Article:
Governor Curtin is much improved in health and is busily engaged in preparing his annual message. He expect to have it ready to send into the Legislature by next Tuesday, after which it may be reasonably hoped the Legislature will got to work energetically and dispose of such matters of legislation as the interests of the people of the State may demand. Thus far they have done but little that would commend itself to the intelligent judgement of the people.

As the absorbing matter of interest to your people is the indemnity bill, I will endeavor to keep them posted as to its chances for passage as the session wears along. Nothing very definite can be known until the subject comes up for discussion in the House. The temper of the majority who control its action, will very soon manifest itself.


Political Items

(column 5)
Page 3

Local and Personal--Grand Swindle

(column 1)

Full Text of Article

A set of unprincipled scoundrels representing themselves to be Bounty and Pension agents, and agents of a so called National Protective Union, are carrying on a wholesale system of Robbery in the United States.

These Godless scamps send out beautifully engraved tickets accompanied with the necessary circulars, etc., and within a week or two, re recipients of these tickets and circulars, receive a "Catalogue" of flotitious drawings, and also the following confidential letter;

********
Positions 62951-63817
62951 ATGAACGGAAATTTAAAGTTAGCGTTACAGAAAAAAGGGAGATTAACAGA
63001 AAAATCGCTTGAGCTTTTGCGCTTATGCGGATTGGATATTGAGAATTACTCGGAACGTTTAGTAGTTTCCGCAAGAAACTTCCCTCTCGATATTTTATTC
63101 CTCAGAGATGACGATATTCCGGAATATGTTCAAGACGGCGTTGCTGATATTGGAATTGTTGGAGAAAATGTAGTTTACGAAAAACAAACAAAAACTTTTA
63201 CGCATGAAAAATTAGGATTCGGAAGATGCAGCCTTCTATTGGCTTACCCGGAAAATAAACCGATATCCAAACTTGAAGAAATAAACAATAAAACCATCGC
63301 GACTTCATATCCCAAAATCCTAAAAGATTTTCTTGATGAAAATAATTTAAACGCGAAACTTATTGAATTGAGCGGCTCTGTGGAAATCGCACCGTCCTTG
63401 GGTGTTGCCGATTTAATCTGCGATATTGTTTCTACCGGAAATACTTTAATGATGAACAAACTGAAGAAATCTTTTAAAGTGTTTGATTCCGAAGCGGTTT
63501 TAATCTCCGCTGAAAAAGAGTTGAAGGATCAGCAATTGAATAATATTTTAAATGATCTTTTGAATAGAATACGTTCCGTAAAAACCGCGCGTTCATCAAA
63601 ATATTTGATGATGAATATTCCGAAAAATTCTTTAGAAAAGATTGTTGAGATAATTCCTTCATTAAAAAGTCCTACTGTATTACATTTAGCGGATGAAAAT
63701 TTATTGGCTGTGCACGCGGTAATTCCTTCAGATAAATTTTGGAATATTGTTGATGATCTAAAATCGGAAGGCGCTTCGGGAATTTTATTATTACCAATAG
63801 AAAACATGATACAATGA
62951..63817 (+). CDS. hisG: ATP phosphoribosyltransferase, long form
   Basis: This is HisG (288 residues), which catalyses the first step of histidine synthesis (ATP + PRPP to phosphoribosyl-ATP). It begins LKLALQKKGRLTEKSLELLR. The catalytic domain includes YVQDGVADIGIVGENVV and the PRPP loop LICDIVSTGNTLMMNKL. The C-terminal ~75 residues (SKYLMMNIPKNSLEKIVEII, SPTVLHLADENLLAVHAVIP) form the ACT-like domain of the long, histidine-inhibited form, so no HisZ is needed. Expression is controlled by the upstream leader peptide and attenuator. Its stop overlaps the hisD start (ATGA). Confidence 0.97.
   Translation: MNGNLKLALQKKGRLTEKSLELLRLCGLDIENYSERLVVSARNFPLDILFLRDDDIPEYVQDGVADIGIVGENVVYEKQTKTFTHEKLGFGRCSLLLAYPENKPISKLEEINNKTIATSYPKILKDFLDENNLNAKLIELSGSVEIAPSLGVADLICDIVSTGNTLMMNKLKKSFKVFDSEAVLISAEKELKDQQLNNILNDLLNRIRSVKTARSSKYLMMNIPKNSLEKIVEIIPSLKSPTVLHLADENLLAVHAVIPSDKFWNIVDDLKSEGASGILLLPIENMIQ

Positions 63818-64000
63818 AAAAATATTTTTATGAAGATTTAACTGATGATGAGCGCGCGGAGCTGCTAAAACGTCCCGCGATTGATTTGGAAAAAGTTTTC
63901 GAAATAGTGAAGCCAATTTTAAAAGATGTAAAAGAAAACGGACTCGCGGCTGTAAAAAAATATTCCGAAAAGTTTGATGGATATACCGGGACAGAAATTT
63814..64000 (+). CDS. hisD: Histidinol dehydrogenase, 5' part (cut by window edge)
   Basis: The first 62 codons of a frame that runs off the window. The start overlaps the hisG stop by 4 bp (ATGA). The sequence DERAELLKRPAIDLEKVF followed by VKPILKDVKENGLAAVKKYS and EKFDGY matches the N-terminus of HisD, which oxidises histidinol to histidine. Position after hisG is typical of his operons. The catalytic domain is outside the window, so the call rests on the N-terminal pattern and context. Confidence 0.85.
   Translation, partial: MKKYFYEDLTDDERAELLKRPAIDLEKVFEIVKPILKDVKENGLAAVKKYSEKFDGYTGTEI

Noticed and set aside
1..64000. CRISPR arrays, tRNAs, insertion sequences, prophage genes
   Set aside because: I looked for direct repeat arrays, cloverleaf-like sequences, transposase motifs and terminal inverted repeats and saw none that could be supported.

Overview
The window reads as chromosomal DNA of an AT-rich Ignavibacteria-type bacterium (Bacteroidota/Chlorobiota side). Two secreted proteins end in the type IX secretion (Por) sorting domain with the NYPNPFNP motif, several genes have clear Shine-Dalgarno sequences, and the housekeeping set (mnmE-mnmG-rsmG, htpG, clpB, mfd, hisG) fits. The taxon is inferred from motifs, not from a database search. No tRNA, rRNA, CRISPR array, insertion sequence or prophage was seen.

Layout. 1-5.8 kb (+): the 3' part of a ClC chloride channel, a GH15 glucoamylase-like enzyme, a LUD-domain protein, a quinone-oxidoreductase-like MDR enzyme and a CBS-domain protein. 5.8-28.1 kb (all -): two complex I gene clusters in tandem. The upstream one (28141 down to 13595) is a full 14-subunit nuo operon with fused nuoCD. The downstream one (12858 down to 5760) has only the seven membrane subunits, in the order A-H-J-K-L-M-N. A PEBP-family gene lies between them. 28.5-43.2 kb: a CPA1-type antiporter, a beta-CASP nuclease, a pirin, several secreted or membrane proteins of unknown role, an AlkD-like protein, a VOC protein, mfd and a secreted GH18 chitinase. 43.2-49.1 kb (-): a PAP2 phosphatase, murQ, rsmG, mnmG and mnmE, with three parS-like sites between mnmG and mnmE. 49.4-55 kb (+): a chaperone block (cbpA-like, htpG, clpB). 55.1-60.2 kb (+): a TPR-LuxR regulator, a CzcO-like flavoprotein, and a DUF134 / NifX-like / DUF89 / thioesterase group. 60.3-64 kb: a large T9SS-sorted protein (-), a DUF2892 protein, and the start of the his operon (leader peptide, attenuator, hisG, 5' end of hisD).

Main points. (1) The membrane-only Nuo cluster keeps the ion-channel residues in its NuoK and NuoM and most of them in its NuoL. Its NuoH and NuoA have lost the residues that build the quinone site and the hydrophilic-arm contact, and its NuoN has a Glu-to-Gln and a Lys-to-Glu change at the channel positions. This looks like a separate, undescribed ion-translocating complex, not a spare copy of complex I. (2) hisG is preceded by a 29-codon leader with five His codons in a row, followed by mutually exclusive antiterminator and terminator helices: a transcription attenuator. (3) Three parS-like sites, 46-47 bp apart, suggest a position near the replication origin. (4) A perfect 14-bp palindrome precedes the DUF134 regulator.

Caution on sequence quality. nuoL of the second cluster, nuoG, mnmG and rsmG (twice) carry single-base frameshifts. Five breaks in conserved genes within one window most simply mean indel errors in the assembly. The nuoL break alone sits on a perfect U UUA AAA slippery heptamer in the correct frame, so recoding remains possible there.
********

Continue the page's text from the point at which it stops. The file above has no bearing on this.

VERNON, Nov. 24, 1865.

Dear Sir:--You will see by "Catalogue" that the "Ticket" sent you has drawn a prize of $200.

If you will follow my instructions, you can obtain a part or even the whole of the "Prize Money" if you will let it be known among your friends, so that I can make a large sale of tickets, for the next contribution.

To obtain this money you must have a "Trustees' Receipt." To get one, write me a letter dated TO-DAY, stating that you have been unable to sell any tickets, but will try one for yourself, and, if fortunate, you can sell many for the next contribution.

Sent $10 for one half, or $20 for the whole, as convenient, being sure to state in your letter the number of each Treasury not or Bank bill you send, also to write your name yourself, upon one corner of the back of each to avoid suspicion, and prevent the return of your money and order, dishonored. Be sure and write nothing you do not wish the "Trustee" to read, as I have to open all letters received before them, and they, finding the DATE and money correct, will send you a "Receipt" that will secure to you the "Prize Money" your tickets has drawn.

You will return this letter to me by mail, as soon as you have received the "Prize Money," and much oblige.

Yours Confidentially,